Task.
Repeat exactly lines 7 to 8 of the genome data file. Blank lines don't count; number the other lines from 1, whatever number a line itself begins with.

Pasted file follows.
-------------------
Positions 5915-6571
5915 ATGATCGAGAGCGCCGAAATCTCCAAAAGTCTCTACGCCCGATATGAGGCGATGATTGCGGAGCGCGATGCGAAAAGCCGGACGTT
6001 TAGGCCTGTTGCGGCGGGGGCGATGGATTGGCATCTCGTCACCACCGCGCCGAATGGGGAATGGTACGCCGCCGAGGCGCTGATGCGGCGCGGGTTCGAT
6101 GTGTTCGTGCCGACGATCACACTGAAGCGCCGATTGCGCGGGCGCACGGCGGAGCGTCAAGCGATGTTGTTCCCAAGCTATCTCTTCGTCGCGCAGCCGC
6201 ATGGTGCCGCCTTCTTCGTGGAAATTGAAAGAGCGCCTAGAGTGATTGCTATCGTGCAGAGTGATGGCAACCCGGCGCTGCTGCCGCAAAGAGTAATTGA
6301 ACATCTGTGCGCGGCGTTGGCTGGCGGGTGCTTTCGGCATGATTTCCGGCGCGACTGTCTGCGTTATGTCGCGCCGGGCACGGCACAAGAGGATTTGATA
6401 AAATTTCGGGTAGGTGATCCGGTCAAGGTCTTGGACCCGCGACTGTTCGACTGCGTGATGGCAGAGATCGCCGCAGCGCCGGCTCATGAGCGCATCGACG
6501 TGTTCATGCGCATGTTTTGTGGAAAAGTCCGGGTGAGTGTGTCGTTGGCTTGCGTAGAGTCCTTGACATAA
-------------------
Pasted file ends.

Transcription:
6401 AAATTTCGGGTAGGTGATCCGGTCAAGGTCTTGGACCCGCGACTGTTCGACTGCGTGATGGCAGAGATCGCCGCAGCGCCGGCTCATGAGCGCATCGACG
6501 TGTTCATGCGCATGTTTTGTGGAAAAGTCCGGGTGAGTGTGTCGTTGGCTTGCGTAGAGTCCTTGACATAA